Tori Amos - Strange Little Girls Tori Amos
Strange Little Girls
(Atlantic)
½


If you leaf through the CD sleeve of her sixth studio album, Tori Amos looks like sheís trying to outdo Madonna. Strange Little Girls is an album of cover songs Ė not an unprecedented gambit for Amos, who scored in 1992 with a redefining piano rendition of Nirvanaís "Smells Like Teen Spirit," released on an EP that also featured covers of The Rolling Stonesí "Angie" and Led Zeppelinís "Thank You." But for Strange Little Girls, Amos has adopted "personas" of a series of different women, with a Madonna-like portrait book of different hair colors and looks to back those personalities up.

Amos says the disc is all about redefining songs written and performed by men with a womanís voice. And it will no doubt receive its most notoriety from her whispery, Southern-accented reading of Eminemís "í97 Bonnie & Clyde." Amosí version lacks the pop-hook quality that Eminemís rap version had when it was spliced with a Dido song. But Amosí storytelling delivery leaves more of a chill in the mind, as she completely encapsulates a wife-killerís thoughts and delivers them via "baby talk" to his newly motherless daughter. Her theory on this, and on all the songs, is that these very "male" lyrics sung through the voice and emotions of a woman will open up new layers of meaning for listeners in the songs. While that theory seems to apply to her cover of Eminem, most of these tracks seem to be simply covers Ė I donít hear the characters she says are singing these songs, I hear Tori Amos stripping back other artistsí songs to their basic emotional roots and piano melodies.

The success or failure of a "cover song" for an artist depends on a couple factors: the interest an audience has in hearing that song performed again, and the newness of the interpretation the artist brings to it. Strange Little Girls doesnít work consistently for me in part because, I must admit, I never was fond of some of the source material. Her dirgelike reading of 10CCís "Iím Not In Love" strips the song back to its base melody and a drumbeat, revealing the naked heart of a song that this listener would love to go through life never hearing again. Her choice of The Beatlesí "Happiness Is A Warm Gun," certainly has plenty of message at its heart, but little melodic interest. It was hard enough to listen to Lennon sing this one. I donít want to hear Amos behind it. She softens the classic delivery of The Boomtown Ratsí "I Donít Like Mondays," but otherwise doesnít bring anything new to the song.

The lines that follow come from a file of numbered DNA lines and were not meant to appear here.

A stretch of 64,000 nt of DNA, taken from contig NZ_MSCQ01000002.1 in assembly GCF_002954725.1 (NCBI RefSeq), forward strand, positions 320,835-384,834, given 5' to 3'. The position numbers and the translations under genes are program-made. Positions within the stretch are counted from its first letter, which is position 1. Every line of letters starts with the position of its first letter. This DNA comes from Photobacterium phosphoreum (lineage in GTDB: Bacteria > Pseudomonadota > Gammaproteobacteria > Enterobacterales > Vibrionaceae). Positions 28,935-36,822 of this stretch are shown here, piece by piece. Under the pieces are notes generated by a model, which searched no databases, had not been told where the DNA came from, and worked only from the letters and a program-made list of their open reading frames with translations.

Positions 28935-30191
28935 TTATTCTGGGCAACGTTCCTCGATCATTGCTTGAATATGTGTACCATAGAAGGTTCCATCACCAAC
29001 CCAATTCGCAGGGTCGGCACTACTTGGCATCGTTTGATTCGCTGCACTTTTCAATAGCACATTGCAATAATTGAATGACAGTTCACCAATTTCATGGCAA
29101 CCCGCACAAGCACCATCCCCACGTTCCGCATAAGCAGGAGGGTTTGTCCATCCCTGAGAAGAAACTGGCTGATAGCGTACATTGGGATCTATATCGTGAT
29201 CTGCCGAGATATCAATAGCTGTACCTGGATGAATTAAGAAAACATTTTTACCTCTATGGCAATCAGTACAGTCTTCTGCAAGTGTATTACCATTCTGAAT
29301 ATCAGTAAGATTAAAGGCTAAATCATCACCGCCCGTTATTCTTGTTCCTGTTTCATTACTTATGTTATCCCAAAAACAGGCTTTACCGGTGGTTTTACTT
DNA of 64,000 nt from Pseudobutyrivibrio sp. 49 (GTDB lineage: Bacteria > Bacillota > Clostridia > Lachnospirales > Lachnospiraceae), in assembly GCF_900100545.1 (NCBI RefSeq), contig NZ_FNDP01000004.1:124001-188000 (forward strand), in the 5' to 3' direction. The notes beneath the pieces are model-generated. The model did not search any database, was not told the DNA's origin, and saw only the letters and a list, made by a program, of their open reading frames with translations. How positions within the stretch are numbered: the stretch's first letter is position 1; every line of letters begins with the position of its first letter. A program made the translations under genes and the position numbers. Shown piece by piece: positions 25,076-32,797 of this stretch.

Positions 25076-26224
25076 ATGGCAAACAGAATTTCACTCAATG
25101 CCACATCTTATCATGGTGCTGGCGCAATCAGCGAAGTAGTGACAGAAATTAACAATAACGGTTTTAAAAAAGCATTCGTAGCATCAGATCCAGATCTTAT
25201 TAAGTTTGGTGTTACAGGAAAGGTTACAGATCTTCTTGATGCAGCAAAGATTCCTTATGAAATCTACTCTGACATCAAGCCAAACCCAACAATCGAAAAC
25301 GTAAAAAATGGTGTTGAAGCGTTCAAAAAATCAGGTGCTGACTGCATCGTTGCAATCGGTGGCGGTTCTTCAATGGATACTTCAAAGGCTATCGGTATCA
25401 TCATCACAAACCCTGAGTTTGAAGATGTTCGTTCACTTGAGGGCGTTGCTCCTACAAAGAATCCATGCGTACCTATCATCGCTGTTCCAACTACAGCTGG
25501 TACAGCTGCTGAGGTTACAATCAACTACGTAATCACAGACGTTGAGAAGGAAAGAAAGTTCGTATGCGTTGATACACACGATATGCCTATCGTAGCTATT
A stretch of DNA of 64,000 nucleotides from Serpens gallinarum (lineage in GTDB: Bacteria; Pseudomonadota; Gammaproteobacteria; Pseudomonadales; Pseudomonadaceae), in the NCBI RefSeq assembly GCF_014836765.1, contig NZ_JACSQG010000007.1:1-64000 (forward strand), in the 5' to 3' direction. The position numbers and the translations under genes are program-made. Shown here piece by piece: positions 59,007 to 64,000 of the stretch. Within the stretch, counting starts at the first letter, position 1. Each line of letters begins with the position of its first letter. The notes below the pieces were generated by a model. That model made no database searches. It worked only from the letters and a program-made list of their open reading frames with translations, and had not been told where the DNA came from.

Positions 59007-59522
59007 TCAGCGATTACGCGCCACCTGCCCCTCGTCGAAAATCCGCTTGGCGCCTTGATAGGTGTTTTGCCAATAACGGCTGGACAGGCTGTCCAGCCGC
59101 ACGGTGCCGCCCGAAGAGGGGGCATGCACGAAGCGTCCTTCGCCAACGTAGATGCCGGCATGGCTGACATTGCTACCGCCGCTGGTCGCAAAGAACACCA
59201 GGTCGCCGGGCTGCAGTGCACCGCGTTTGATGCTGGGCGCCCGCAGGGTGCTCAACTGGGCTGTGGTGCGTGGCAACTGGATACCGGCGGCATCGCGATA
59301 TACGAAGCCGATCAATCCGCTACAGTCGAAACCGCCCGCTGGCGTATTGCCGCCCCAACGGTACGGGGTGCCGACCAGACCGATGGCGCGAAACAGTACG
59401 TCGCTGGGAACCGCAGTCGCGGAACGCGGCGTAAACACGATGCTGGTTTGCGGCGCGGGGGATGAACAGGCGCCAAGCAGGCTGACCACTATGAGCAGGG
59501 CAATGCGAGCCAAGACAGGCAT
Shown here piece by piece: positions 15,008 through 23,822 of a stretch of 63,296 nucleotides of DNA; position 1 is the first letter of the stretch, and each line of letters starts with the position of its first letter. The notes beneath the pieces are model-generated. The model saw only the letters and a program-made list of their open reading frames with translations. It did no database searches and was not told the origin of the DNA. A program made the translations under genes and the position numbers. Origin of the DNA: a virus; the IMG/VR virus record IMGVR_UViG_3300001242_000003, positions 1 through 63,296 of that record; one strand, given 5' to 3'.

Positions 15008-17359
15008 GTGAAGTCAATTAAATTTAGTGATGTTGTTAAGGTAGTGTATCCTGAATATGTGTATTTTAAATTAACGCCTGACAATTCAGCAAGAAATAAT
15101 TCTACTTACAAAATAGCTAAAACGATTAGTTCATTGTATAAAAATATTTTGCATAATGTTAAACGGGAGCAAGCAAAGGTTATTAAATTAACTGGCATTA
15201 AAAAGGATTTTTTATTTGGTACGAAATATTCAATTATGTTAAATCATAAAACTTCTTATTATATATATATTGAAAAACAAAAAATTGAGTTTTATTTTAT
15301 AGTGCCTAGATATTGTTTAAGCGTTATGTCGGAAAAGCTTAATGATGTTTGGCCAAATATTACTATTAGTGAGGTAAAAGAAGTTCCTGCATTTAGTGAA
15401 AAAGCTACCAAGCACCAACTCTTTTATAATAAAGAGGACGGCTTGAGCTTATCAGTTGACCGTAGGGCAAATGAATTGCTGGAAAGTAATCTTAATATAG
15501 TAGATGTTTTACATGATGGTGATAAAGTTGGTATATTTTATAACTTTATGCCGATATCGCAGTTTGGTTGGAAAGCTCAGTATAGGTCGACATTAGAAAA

There are complete rewrites, however. Slayer fans will probably hate her dark piano and ponderous echoey vocal reading of the metal bandís "Raining Blood." She also loses points for wailing the title over and over through a seemingly endless guitar jam cover of Neil Youngís "Heart of Gold." Youngís version has heart, Amosí angst. I vote for heart. "Raining Blood" and the CD opener, The Velvet Undergroundís "New Age," feature Amos at her electric piano, without much help from a band (sheís currently touring without a band, as well). And the albumís two most affecting tracks, aside from "97 Bonnie & Clyde," feature Amos alone at her acoustic piano. She makes Depeche Modeís melancholy "Enjoy The Silence" even more dark with minimal piano accompaniment, and delivers the discís prize, Tom Waitsí "Time," with a bittersweet breathiness and a somber piano ballad backdrop. This oneís as affecting a keeper as "Northern Lad" from her From the Choirgirl Hotel album. She also scores well with a quiet cover of Joe Jacksonís exploration of the roles of men, "Real Men," which closes the album.

There are some tracks here that people may want to hear for their novelty value, alone. But if I was to boil down this disc to the songs that Iíd want to really listen to more than once or twice, Iíd come up with few keepers. "Real Men," "Time," "New Age," and the discís first single, a full-band, fully developed rock cover of The Stranglersí "Strange Little Girls." Four out of 12 is not a good track record Ė Amos would be better served in developing her own melodies, dipping into the cover bin only occasionally to relive an old standard.

Tori Amos will appear live in a solo piano performance at Chicagoís Arie Crown Theatre on October 23.

New On The Shelves


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